Microstock

Microstock Update

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Whitby Pier at Sunrise. Captured on a Sony RX100.
Whitby Pier at Sunrise. Captured on a Sony RX100.

Some time back I published a blog post saying that I wanted to test out the Microstock market using Compact and Micro 43 cameras. I already sell stock through a couple of “traditional” agencies who require I meet certain equipment standards. Interestingly these now allow the use of Micro 43 cameras providing they meet the quality and pixel count standards. Most Micro 43 cameras will achieve this when correctly used and I have already had submissions accepted.

Before I started this experiment I did visit a few site forums to pose the question about the acceptability of Compact Cameras for Microstock and the usual view was that whilst the libraries may claim they will accept lower quality submissions you do need a DSLR or they will reject the images.

So, how has my experiment been going?

Not well to be honest. Not because the cameras aren’t good enough but because I just can’t find sufficient free time to shoot and submit stock (I have the same problem with my traditional stock work also). My initial few submissions went well enough but I soon ran into problems with the way some libraries limit submissions. Some have a weekly or daily limit and you need to build up a reputation with them. Others are very time consuming and don’t support FTP batch uploads. There were also problems with the speed with which some of these image batches were reviewed. Because of the nature of this experiment I didn’t want to submit too many images without first having an earlier batch accepted. This quickly caused a backlog of images with some sites taking 3 months to review my submission and one site still hasn’t reviewed my submission from January. I guess they don’t want new photographers.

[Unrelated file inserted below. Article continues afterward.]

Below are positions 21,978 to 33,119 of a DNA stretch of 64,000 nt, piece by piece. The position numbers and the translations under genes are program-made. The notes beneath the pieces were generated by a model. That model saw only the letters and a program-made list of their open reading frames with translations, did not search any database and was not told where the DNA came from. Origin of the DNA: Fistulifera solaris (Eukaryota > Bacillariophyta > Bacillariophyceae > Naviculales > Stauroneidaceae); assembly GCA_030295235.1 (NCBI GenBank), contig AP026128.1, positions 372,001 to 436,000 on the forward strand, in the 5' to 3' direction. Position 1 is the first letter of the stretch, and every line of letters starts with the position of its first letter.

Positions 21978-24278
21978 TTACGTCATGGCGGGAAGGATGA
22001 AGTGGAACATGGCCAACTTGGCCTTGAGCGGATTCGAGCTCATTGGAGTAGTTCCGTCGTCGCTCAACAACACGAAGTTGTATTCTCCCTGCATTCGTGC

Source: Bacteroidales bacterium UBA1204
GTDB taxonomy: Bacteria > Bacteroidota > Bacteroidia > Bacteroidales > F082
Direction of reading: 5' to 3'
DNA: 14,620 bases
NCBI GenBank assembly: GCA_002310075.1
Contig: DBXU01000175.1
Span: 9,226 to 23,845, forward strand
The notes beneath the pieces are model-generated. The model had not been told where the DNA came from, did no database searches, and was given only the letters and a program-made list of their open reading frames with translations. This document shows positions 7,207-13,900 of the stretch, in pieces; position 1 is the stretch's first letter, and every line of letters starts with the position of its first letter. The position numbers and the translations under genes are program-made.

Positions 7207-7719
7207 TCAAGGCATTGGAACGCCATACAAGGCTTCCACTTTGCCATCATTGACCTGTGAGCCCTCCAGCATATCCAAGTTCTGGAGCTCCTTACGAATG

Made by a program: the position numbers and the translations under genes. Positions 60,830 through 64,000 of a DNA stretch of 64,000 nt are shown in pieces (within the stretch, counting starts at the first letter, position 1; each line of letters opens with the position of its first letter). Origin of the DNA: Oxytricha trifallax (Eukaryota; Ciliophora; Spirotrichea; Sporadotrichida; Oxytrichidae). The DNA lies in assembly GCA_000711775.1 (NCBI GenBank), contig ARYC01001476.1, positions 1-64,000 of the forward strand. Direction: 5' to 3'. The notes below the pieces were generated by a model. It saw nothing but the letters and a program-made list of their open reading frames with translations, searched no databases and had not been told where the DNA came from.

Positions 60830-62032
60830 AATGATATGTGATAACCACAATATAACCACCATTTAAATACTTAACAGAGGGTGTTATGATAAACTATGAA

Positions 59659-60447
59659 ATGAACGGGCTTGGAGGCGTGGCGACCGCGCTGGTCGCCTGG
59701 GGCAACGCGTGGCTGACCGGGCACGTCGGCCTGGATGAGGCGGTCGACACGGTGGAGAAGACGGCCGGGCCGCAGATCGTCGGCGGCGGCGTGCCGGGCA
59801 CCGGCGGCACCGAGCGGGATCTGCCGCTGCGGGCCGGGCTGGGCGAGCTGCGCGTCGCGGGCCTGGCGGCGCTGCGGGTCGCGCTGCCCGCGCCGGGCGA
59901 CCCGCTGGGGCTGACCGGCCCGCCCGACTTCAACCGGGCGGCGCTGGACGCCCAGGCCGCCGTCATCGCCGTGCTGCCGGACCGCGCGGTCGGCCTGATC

So the first question I wanted to answer was “will the libraries really accept images from a compact camera”. The answer is yes. I only had a couple of images rejected for being underexposed. These had been shot in the evening and to be honest, I would agree with the rejection. If I brightened them too much it revealed noise and even removing this left the images lower in quality than I would like.